How many gallons per Flush on the new toilet?

Maximum number of days between holding tank pump outs?

That should be your determining factor on selecting a new marine toilet. If the tank capacity is small, a toilet that uses less flush water will extend your days between pump outs.

As for the expensive hoses, I try to use as much white PVC DWV pipe that I can fit into the boat. PVC pipe is very very inexpensive compared to sanitation hose of the "no odor permeation" type and available at Lowes and other hardware stores. There are PVC big sweep pipe fittings available in various angles and adapter fittings. You will have to purchase the PVC hose cuff adapters to fit a section of hose between the pipe and appliance, at a marine Sanitation store or a well stocked marine store..

The advantage to PVC DWV pipe is that it will never permeate odor.

The trade off for hoses to be flexible, is odor permeation. The best expensive, no odor hose will remain odor free for 5 to 7 years. A lot depends on if any low spots exist that is trapping sewage.
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Old 06-28-2019, 10:20 PM   #12
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...We'll be installing a new poly holding tank, and running completely new "costs an arm & a leg per foot" hoses as well.

In case you don't already know this...Ronco Plastics Ronco Plastics marine Tanks is your best source for a tank...and if replacing hoses is a job you only to do once for at least 10 years, I'd go with Raritan SaniFlex hose Raritan Saniflex Sanitation Hose because it's proven to be totally odor permeation resistant and is also so flexible it can be bent like a hairpin without kinking...making most rehosing jobs a whole lot easier. Defender has it for about $10/ft.



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Old 06-28-2019, 10:24 PM   #13
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In case you don't already know this...Ronco Plastics Ronco Plastics marine Tanks is your best source for a tank...and if replacing hoses is a job you only to do once for at least 10 years, I'd go with Raritan SaniFlex hose Raritan Saniflex Sanitation Hose because it's proven to be totally odor permeation resistant and is also so flexible it can be bent like a hairpin without kinking...making most rehosing jobs a whole lot easier. Defender has it for about $10/ft.



--Peggie
I've already talked to Phil? Rich? from Ronco Plastics about a tank. The tank is going to be about $300 plus the fittings I need.

As for hoses, I want to go with the best no matter the cost. Right now we have the funds to repair and replace everything that needs fixing for the next 10 years or so.
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Old 06-28-2019, 10:55 PM   #14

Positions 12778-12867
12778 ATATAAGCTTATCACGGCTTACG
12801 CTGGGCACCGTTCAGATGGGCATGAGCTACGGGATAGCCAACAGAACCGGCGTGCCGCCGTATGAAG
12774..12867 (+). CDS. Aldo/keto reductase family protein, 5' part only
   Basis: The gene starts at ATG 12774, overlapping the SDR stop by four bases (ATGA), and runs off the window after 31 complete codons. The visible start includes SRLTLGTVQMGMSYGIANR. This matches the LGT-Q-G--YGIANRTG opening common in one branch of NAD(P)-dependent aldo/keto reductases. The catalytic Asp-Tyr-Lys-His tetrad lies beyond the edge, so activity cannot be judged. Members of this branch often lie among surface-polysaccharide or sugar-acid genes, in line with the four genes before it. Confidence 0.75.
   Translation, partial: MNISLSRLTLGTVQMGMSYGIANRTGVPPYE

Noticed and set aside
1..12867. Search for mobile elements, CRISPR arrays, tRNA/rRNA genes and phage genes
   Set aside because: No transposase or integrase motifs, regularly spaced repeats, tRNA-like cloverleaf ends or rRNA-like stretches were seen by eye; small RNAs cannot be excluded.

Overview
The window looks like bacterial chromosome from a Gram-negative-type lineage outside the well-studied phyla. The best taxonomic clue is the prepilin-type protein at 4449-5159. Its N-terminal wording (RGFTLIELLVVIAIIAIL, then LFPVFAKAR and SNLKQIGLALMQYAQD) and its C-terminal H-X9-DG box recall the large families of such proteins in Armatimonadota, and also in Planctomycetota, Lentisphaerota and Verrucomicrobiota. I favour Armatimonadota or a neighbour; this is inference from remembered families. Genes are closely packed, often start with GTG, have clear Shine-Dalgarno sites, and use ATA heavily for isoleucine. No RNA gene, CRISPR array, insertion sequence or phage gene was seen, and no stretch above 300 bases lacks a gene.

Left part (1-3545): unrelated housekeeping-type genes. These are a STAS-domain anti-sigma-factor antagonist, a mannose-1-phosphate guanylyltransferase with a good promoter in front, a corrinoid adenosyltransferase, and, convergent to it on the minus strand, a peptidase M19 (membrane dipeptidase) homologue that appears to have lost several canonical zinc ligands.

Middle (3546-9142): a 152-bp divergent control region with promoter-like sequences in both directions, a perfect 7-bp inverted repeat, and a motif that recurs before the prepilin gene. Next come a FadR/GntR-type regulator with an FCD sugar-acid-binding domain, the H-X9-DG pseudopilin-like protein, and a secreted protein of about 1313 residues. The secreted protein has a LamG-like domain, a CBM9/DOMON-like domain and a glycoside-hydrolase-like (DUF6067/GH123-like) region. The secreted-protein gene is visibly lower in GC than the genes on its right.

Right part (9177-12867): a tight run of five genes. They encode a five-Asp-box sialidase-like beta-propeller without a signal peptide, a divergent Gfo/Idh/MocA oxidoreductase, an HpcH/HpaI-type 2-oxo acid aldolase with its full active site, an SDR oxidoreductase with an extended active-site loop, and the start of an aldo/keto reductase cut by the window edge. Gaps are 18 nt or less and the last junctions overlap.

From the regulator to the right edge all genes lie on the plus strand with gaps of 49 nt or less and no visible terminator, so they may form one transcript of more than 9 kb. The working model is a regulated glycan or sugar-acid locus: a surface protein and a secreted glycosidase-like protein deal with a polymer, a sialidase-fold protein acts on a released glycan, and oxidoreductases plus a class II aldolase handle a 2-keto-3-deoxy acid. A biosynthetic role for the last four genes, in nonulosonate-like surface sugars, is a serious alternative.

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The advantage to PVC DWV pipe is that it will never permeate odor.The trade off for hoses to be flexible, is odor permeation. The best expensive, no odor hose will remain odor free for 5 to 7 years. A lot depends on if any low spots exist that is trapping sewage.
The biggest advantage to hard PVC is price...which less than even the cheapest hose. But it's not the best choice for runs that have a lot of tight bends because bends make it necessary to install radius fittings.

Trident 101/102 hose (identical except for color..101 is black, 102 has a white "skin") has been on the market for more than 20 years without a single reported odor permeation failure and I've never heard of one either. But it has one major drawback: it's almost as stiff as hard pipe, making it just as unsuitable for installations that have tight bends

Raritan introduced their SaniFlex hose about 10 years ago...and it's proven to be 100% odor permeation proof--not a single reported odor permeation failure and I've yet to hear of one either. Which is surprising because it's so flexible that it can be bent like a hairpin without kinking Raritan Saniflex Sanitation Hose. Shields has a "lifetime" warranty on their Poly-X sanitation hose. It gets excellent reviews...for an average RETAIL (not list) price of $16/ft it should! Trident 101/102 averages about $8/ft, Raritan SaniFlex can be found for $10/ft (all prices are for 1.5")

Dometic/SeaLand's OdorSafe is the one premium sanitation hose that's the "exception that proves your rule" 'cuz it does have a high failure rate...I've personally been on half a dozen boats on which it had failed in less than a year and I've heard of quite a few more. Price varies from $16/ft at WM to $8/ft at Fisheries Supply in Seattle.

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Old 06-29-2019, 08:32 AM   #15
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TC, we changed our holding tank and hoses early this year, with mucho help from Peggie. The new tank (Rich, at Ronco) is larger than our original (mis-labeled) and we made all the innies/outies on top of the tank, so we were able to increase capacity by about 60%. We used SaniFlex hoses, and it's very easy to work with, bends nicely.

Some points about tank fittings that weren't obvious until afterwards. First, Rich/Ronco did a very good job installing what we (thought we) wanted, where. OTOH, overhead clearance was an issue, and it wasn't until after the tanks arrived that we learned aout some other Ronco options. They spin-welded 1-1/2" and 1" fittings on top, threads above the top surface of the tank. Had we known they offered the option, we would have specified threads inside the tank (flush fitting) 'cause that would have saved us about an inch of overhead space. Also, the default dip tube/elbow they provided was a 3-piece thing, about another inch too tall for our application. The option we hadn't known about is a two-piece elbow/dip tube that saved us that inch. Together, flush spin-welded fittings and the two-piece dip tube/elbow assembly, would have been niftier. It worked out OK in our case, but we were initially in a bit of panic... until we explored options.